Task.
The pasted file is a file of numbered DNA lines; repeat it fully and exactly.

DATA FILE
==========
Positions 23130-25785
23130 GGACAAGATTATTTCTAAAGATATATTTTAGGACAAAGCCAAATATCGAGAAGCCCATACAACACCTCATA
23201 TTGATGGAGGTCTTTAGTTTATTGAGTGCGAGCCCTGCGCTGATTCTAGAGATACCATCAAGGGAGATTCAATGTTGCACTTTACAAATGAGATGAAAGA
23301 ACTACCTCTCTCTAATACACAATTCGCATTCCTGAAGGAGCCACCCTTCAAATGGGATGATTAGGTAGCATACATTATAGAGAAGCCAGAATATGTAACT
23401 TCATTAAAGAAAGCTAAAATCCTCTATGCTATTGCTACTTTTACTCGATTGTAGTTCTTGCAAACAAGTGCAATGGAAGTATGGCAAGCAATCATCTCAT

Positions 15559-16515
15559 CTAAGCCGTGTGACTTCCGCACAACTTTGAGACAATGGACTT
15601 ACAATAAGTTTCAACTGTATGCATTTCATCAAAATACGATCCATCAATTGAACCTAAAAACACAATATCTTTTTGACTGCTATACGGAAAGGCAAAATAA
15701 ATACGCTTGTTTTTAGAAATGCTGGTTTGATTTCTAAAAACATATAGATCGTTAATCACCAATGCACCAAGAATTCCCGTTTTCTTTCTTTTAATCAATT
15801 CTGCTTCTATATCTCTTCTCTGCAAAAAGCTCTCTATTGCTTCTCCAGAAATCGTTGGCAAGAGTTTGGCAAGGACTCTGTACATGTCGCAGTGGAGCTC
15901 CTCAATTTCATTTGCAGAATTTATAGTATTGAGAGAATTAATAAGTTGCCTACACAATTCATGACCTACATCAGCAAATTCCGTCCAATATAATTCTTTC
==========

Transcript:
Positions 23130-25785
23130 GGACAAGATTATTTCTAAAGATATATTTTAGGACAAAGCCAAATATCGAGAAGCCCATACAACACCTCATA
23201 TTGATGGAGGTCTTTAGTTTATTGAGTGCGAGCCCTGCGCTGATTCTAGAGATACCATCAAGGGAGATTCAATGTTGCACTTTACAAATGAGATGAAAGA
23301 ACTACCTCTCTCTAATACACAATTCGCATTCCTGAAGGAGCCACCCTTCAAATGGGATGATTAGGTAGCATACATTATAGAGAAGCCAGAATATGTAACT
23401 TCATTAAAGAAAGCTAAAATCCTCTATGCTATTGCTACTTTTACTCGATTGTAGTTCTTGCAAACAAGTGCAATGGAAGTATGGCAAGCAATCATCTCAT

Positions 15559-16515
15559 CTAAGCCGTGTGACTTCCGCACAACTTTGAGACAATGGACTT
15601 ACAATAAGTTTCAACTGTATGCATTTCATCAAAATACGATCCATCAATTGAACCTAAAAACACAATATCTTTTTGACTGCTATACGGAAAGGCAAAATAA
15701 ATACGCTTGTTTTTAGAAATGCTGGTTTGATTTCTAAAAACATATAGATCGTTAATCACCAATGCACCAAGAATTCCCGTTTTCTTTCTTTTAATCAATT
15801 CTGCTTCTATATCTCTTCTCTGCAAAAAGCTCTCTATTGCTTCTCCAGAAATCGTTGGCAAGAGTTTGGCAAGGACTCTGTACATGTCGCAGTGGAGCTC
15901 CTCAATTTCATTTGCAGAATTTATAGTATTGAGAGAATTAATAAGTTGCCTACACAATTCATGACCTACATCAGCAAATTCCGTCCAATATAATTCTTTC